The offer, led by Softbank-owned Fortress that has partnered with Canada Pension Plan Investment Board and Koch Real Estate Investments, will see shareholders receive 252p per share plus a 2p special dividend.
The all-cash offer is subject to shareholder approval and represents a 42 per cent premium on Morrisons’ share price before it was announced that the supermarket had rejected a takeover proposal from New York-based firm Clayton, Dubilier & Rice last month.
Fortress has invested in grocery retail in both North America and Europe, and has invested in Majestic Wine in the UK.
Andrew Higginson, chairman of Morrisons, said: "The Morrisons directors believe that the offer represents a fair and recommendable price for shareholders which recognises Morrisons' future prospects.
"Morrisons is an outstanding business and our performance through the pandemic has further improved our standing and enabled us to enter the discussions with Fortress from a hard-won position of strength.
"We have looked very carefully at Fortress' approach, their plans for the business and their overall suitability as an owner of a unique British food-maker and shopkeeper with over 110,000 colleagues and an important role in British food production and farming.
"It's clear to us that Fortress has a full understanding and appreciation of the fundamental character of Morrisons.
"This, together with the very clear intentions they have set out today, has given the Morrisons directors confidence that Fortress will support and accelerate our plans to develop and strengthen Morrisons further."
Joshua A Pack, managing partner of Fortress, said: "We fully recognise Morrisons' rich history and the very important role Morrisons plays for colleagues, customers, members of the Morrisons pension schemes, local communities, partner suppliers and farmers.
"We are committed to being good stewards of Morrisons to best serve its stakeholder groups, and the wider British public, for the long term."
Seema Malhotra, Labour's shadow minister for business and consumers, said: "Ministers must urgently work with Morrisons and the consortium to ensure that crucial commitments to protect the workforce and the pension scheme are legally binding, and met.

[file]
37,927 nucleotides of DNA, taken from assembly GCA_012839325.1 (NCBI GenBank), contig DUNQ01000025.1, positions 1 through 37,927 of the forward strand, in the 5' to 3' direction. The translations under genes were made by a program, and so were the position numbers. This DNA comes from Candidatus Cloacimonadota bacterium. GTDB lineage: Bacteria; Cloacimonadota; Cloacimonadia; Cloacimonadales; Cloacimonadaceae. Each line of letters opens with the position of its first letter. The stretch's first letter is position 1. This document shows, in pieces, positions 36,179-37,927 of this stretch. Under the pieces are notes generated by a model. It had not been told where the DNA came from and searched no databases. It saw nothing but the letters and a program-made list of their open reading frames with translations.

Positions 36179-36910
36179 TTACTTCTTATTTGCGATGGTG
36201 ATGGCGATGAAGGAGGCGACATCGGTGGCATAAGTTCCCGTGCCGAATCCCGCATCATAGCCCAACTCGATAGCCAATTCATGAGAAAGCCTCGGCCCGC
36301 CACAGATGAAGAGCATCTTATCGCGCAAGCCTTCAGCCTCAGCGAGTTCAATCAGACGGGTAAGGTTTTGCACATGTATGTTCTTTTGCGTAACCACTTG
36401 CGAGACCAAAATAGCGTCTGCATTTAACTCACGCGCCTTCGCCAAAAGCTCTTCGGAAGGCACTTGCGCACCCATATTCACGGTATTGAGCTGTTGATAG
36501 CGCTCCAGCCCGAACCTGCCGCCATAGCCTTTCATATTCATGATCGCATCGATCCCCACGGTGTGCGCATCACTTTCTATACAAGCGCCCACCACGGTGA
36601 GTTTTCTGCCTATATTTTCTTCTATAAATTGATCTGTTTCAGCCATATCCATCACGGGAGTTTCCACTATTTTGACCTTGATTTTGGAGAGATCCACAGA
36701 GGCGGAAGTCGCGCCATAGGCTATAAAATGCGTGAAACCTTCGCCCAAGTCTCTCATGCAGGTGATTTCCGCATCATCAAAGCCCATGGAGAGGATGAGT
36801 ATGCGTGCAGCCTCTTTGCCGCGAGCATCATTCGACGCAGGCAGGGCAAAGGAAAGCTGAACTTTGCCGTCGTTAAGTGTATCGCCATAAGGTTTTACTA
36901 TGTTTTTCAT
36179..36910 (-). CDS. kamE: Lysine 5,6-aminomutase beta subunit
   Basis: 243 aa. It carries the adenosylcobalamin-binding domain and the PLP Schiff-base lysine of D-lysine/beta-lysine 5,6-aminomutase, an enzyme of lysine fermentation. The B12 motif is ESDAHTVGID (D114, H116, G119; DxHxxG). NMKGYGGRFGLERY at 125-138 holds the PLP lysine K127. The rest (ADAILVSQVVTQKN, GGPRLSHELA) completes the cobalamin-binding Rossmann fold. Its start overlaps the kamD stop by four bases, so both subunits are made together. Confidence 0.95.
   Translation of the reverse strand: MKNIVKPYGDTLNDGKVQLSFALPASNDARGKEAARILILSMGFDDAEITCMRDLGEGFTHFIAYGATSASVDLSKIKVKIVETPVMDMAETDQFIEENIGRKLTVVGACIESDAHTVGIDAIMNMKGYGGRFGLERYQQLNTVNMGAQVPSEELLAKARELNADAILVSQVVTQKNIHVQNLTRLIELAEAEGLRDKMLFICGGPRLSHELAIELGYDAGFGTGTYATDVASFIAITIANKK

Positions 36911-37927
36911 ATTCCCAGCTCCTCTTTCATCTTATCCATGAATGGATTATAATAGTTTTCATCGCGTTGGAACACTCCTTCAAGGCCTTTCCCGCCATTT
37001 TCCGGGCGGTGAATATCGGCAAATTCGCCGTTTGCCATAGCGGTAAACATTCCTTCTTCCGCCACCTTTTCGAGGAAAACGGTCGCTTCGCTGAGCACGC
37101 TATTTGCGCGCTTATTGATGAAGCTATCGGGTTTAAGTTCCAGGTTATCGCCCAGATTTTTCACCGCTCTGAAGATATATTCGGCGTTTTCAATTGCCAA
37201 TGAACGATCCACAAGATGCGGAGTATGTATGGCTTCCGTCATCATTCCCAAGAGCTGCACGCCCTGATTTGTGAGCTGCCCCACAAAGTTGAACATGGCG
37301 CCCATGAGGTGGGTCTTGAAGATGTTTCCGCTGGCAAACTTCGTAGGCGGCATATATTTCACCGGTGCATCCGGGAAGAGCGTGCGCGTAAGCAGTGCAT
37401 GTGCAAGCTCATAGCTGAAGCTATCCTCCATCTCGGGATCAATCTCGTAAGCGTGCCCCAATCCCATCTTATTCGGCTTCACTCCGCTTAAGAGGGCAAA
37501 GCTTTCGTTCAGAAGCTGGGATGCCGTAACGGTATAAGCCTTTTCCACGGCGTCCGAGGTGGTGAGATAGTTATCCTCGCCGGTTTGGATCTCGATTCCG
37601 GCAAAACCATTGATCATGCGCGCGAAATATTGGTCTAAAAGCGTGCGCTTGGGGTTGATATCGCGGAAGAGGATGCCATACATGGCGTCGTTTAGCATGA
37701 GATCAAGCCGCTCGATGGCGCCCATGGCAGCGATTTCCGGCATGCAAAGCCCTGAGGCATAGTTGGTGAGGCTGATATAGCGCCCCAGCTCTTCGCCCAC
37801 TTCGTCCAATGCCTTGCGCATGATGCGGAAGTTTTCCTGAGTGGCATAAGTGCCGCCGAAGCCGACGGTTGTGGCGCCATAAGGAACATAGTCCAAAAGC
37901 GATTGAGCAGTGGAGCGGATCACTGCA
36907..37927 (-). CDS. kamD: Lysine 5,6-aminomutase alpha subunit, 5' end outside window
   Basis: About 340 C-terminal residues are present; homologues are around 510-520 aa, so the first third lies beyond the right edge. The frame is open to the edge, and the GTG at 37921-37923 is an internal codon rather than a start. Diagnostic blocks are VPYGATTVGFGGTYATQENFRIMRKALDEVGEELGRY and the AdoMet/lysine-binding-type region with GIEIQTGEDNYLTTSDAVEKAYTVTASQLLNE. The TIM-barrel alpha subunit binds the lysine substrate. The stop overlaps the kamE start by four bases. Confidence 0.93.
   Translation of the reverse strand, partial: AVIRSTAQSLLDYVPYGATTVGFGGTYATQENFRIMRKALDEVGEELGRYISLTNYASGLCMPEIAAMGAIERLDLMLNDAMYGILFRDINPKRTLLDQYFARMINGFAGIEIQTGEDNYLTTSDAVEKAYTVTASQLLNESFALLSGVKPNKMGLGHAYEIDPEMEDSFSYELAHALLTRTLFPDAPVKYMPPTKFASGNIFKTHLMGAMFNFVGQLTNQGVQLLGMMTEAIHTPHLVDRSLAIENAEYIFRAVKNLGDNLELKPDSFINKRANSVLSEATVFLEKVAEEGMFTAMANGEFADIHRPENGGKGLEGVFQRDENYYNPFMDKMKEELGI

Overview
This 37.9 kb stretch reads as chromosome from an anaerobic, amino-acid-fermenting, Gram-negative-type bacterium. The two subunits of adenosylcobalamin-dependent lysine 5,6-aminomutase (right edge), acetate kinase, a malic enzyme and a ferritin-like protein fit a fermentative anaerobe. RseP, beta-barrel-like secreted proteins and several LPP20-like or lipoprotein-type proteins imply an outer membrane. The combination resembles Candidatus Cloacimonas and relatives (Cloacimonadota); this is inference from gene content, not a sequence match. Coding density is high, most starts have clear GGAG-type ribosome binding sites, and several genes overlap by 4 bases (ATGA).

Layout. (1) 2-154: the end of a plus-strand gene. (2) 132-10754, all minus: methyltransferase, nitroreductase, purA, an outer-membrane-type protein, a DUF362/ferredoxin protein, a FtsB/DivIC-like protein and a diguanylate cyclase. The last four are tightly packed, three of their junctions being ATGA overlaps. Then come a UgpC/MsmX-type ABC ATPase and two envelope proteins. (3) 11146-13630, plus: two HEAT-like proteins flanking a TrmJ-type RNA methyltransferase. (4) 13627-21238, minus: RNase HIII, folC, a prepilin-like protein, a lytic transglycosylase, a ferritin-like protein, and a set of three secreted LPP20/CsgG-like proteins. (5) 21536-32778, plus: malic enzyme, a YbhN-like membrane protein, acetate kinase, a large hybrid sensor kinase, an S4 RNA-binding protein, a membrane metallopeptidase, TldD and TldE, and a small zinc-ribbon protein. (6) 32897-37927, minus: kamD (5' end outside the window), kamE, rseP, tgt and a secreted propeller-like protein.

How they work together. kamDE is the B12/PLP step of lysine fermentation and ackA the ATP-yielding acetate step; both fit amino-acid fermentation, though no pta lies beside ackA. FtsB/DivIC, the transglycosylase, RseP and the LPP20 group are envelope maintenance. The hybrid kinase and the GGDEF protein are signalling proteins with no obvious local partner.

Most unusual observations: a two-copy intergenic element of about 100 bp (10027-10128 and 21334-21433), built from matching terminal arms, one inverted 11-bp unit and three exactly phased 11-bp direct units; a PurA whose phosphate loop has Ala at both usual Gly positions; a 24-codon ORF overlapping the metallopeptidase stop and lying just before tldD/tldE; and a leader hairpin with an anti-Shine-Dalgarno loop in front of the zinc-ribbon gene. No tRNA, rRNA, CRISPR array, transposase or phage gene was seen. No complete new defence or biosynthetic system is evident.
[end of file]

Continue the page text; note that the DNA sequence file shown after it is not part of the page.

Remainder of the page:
"Ministers must also ensure legal promises are made about the integrity and future of the business, including any impact on the supply chain and distribution centres."
Richard Lim, chief executive of research consultancy Retail Economics, also commented, stating: "This signals the biggest shake-up in the UK grocery sector for over a decade.
"Success will hinge on the new owners gaining the support of experienced key members of the leadership team to execute on the future strategy. This will be critical given the pace of change sweeping through the industry."
Adrian Jones, Unite national officer representing Morrisons’ warehouse and distribution workers, said: "We won't allow another takeover of a strong UK business see the workers trampled over as the boardroom and shareholders rush towards their bonanzas.
"Morrisons is unique in UK supermarkets in that it owns its supply chain, from the farm to the warehouse.
"Unite will meet urgently with the management team to turn their promises that the workers' jobs and terms will not be undermined into unbreakable guarantees. Only with such cast-iron guarantees can there be any hope of Unite and our members cooperating with this sale."